The energy issue is one of the many challenges that Latvia faces on the path to a market economy. Since the Second World War, renewable resources such as hydro energy and wood have been traditional sources for production of electricity and heat in this Baltic Country. However, Latvia is steadily changing its energy policy due to the European Union’s energy market diversification plan along with its ambitious environmental goals.
New Government Incentives
The country’s new energy policy also focuses on the more efficient use of biomass supplies along with a more targeted application of EU co-funding. This will help Latvia achieve 40 percent renewable resource-based energy usage and a reduction of fossil fuel consumption in energy end use volume. The country is fully capable of obtaining these targets by 2020 although the implementation intensity of this measure has been slower than initially planned.
At the same time, new incentives include the enlargement of renewable energy sources that will enable the country to reach the goals incorporated into the EU’s climate and energy package. This policy states that renewable energy sources should make up 40 percent of overall consumption by 2020. Until this time, the main focus is to achieve more complete utilization of biomass without ignoring the potential use of wind energy after the year 2020.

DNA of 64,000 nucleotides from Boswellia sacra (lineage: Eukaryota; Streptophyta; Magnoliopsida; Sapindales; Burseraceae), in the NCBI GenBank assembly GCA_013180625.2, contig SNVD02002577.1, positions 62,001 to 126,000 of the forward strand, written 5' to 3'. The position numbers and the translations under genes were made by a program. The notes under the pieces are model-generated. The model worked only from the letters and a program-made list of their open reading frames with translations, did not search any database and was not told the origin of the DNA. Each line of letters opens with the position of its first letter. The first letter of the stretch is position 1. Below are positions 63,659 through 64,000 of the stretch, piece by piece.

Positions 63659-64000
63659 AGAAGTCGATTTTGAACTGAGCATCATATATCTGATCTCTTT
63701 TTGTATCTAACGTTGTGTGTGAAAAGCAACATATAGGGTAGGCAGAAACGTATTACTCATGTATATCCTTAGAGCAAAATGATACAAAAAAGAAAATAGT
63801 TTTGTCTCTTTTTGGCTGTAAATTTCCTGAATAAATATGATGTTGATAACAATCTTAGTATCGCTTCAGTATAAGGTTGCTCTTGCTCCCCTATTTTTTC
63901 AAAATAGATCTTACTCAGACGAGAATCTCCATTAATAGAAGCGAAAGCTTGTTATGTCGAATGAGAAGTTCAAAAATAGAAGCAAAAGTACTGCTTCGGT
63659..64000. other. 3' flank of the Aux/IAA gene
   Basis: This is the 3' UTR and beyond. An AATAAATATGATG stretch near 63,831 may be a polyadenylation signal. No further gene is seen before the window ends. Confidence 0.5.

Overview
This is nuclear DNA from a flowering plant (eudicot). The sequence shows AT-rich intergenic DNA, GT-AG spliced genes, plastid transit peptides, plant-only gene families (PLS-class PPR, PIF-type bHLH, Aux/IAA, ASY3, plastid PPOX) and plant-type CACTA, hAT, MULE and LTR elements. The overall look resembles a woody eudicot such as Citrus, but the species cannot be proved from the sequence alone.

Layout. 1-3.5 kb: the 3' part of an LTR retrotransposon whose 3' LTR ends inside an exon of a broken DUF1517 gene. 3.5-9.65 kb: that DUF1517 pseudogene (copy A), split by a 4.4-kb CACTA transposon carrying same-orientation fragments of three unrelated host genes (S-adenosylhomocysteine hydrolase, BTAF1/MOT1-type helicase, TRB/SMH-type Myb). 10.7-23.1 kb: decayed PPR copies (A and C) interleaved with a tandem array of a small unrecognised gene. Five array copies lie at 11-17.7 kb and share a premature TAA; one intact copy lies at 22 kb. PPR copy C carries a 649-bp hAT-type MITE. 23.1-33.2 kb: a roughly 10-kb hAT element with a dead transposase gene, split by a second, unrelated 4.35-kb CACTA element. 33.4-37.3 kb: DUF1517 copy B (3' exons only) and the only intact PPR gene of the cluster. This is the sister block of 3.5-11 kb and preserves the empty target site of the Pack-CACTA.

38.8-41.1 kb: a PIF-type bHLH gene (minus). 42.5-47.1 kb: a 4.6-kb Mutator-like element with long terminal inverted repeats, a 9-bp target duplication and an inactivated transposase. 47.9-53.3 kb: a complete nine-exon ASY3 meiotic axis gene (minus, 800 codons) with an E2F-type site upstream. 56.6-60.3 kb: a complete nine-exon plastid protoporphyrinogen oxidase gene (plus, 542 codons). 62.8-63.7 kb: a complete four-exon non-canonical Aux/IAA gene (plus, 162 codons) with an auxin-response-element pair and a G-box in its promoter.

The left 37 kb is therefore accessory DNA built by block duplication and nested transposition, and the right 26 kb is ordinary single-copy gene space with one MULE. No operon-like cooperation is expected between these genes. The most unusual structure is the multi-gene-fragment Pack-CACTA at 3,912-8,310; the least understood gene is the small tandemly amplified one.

Higher Energy Supply Security
The EU climate and energy package of 2020 states that Latvia has committed itself in trying its best to increase energy efficiency by reducing energy consumption in many sectors. At the same time, the country should implement changes to balance its energy sources towards an increased use of renewable energy.
This also means less dependence on the use of fossil fuel energy that will ultimately contribute to an increase in the country’s energy supply security. Much lower consumption of primary energy supplies along with an essential reduction of fossil fuels will help the country stabilize energy prices. This also helps in reducing energy costs and the impact of an energy supply crisis. At the same time, it allows the country to be less dependent on fossil fuels.